• (Linux and Android targets) Remote analysis via SSH/ADB communication with VTune Amplifier graphical and command line interface (amplxe-cl) installed on the host and VTune Amplifier target package installed on the remote target system. Recommended for resource-constrained embedded platforms (with insufficient disk space, memory, or CPU power).

    See the tutorial for Linux host - Android target | Windows host - Android target | Linux host - embedded Linux target system

  • (Android targets) Disconnected analysis via SSH/ADB communication with VTune Amplifier installed on the host and the VTune Amplifier target package installed on the remote Android system. The analysis is initiated from the host system, but data collection does not begin until the device is unplugged from the host system. The results are finalized after the device is reconnected to the host system.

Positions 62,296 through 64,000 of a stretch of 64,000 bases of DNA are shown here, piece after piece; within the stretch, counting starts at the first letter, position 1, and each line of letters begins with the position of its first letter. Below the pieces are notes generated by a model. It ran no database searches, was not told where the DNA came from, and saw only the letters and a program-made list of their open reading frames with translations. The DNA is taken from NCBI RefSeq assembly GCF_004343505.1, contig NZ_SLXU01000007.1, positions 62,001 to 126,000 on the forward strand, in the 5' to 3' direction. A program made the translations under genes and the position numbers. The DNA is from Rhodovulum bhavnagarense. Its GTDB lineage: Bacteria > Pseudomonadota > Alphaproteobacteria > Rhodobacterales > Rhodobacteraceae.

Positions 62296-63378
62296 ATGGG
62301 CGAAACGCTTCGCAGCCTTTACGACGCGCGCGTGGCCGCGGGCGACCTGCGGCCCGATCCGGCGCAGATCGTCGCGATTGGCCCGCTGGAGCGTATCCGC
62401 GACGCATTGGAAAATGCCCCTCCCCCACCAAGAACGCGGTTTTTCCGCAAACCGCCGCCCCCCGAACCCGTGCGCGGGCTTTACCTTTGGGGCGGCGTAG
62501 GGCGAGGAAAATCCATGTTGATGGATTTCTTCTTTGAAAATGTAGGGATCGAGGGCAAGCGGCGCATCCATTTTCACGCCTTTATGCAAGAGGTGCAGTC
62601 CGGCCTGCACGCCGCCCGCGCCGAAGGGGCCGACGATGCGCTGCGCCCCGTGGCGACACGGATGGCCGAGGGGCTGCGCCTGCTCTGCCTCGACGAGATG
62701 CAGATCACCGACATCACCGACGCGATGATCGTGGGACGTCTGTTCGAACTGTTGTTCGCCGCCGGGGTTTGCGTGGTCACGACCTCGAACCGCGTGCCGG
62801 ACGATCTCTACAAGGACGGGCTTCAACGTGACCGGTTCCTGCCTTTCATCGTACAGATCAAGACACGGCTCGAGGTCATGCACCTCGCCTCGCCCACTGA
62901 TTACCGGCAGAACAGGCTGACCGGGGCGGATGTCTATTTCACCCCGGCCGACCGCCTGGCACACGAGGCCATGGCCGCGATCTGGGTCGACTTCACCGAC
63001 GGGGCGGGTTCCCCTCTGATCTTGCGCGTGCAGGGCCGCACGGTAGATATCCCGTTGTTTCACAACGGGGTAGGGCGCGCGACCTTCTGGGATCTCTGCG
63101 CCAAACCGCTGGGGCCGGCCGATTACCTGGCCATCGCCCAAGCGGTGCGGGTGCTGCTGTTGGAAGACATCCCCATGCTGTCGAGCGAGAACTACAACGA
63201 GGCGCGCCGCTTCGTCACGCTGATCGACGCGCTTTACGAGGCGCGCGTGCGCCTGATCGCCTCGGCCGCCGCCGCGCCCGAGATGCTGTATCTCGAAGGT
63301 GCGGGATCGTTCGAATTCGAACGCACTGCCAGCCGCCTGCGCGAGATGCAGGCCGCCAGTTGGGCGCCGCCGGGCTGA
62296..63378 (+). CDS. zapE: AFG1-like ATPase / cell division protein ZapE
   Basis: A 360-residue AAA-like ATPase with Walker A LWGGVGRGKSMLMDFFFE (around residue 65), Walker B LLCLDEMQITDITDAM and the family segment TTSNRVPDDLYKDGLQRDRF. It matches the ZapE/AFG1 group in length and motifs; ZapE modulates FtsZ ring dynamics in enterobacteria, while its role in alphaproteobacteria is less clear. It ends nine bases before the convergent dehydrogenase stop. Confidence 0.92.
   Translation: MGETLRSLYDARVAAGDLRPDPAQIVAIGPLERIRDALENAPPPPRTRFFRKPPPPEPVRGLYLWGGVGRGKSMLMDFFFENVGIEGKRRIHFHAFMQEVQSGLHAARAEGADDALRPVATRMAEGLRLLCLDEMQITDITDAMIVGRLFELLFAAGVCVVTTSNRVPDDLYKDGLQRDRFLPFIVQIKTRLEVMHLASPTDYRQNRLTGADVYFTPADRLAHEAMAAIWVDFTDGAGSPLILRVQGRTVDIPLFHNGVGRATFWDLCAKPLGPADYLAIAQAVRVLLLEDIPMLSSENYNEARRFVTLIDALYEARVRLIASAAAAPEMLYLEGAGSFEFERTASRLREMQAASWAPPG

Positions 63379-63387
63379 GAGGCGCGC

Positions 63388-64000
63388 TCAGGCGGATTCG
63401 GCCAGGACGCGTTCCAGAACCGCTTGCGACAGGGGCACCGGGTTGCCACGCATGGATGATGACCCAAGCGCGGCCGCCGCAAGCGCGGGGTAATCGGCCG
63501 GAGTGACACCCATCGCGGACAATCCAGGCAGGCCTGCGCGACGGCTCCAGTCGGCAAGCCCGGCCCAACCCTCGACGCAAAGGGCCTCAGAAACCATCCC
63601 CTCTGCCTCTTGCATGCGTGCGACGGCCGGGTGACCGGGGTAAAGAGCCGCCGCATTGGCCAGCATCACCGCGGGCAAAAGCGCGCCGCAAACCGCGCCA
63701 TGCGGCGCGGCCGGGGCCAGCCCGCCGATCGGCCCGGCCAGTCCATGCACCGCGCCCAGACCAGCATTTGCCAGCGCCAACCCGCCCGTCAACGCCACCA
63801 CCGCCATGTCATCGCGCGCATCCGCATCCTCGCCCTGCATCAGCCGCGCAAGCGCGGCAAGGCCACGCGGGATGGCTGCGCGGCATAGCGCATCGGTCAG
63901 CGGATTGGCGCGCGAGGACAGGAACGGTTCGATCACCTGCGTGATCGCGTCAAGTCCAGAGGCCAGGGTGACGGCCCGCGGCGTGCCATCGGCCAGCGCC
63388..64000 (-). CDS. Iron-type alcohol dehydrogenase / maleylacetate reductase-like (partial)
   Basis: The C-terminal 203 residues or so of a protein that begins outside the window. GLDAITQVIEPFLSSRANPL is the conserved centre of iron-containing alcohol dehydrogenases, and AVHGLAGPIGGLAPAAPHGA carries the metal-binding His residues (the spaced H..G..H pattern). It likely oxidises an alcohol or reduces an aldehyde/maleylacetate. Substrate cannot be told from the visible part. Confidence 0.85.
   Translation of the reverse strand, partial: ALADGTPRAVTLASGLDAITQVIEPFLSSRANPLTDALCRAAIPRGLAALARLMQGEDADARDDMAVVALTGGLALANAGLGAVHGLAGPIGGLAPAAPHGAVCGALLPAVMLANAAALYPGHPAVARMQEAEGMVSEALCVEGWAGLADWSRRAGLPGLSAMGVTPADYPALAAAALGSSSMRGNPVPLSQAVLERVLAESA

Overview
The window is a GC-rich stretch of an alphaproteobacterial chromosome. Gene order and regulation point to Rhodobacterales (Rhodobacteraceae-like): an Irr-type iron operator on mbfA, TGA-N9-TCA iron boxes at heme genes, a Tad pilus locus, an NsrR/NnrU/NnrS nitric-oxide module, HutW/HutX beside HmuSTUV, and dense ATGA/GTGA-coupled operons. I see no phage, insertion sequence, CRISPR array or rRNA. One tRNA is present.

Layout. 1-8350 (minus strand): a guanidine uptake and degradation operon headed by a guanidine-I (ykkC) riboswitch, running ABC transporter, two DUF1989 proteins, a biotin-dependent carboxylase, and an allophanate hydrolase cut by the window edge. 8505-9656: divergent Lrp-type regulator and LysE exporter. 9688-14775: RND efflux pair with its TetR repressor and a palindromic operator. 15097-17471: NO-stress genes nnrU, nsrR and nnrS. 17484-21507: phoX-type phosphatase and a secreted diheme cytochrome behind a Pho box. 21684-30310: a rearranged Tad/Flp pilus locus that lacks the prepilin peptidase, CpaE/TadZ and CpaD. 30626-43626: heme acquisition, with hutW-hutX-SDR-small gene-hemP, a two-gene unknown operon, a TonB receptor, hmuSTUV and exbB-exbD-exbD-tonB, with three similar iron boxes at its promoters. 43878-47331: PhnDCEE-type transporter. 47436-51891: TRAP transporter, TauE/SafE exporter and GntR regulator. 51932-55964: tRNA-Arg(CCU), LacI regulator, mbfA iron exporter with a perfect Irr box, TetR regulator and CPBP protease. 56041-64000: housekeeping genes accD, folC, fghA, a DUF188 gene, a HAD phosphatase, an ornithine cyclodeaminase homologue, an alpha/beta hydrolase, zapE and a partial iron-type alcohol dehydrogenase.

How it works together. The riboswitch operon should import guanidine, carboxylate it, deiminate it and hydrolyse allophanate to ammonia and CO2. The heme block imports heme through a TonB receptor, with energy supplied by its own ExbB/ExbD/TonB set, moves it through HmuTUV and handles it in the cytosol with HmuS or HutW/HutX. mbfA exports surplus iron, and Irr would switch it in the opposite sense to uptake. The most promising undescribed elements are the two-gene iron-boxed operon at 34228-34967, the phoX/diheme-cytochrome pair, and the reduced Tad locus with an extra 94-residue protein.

• (Linux and Windows targets) Native performance analysis with the VTune Amplifier graphical or command line interface installed on the target system. Analysis is started directly on the target system.

  • (Linux and Windows targets) Native hardware event-based sampling analysis with the VTune Amplifier's Sampling Enabling Product (SEP) installed on the target embedded system.

Legal Information

Intel, the Intel logo, and VTune are trademarks of Intel Corporation in the U.S. and/or other countries.

* Other names and brands may be claimed as the property of others.

Microsoft, Windows, and the Windows logo are trademarks, or registered trademarks of Microsoft Corporation in the United States and/or other countries.

OpenCL and the OpenCL logo are trademarks of Apple Inc. used by permission from Khronos.

Copyright 2015-2018 Intel Corporation

This software and the related documents are Intel copyrighted materials, and your use of them is governed by the express license under which they were provided to you (License). Unless the License provides otherwise, you may not use, modify, copy, publish, distribute, disclose or transmit this software or the related documents without Intel's prior written permission.

This software and the related documents are provided as is, with no express or implied warranties, other than those that are expressly stated in the License.

For more complete information about compiler optimizations, see our Optimization Notice.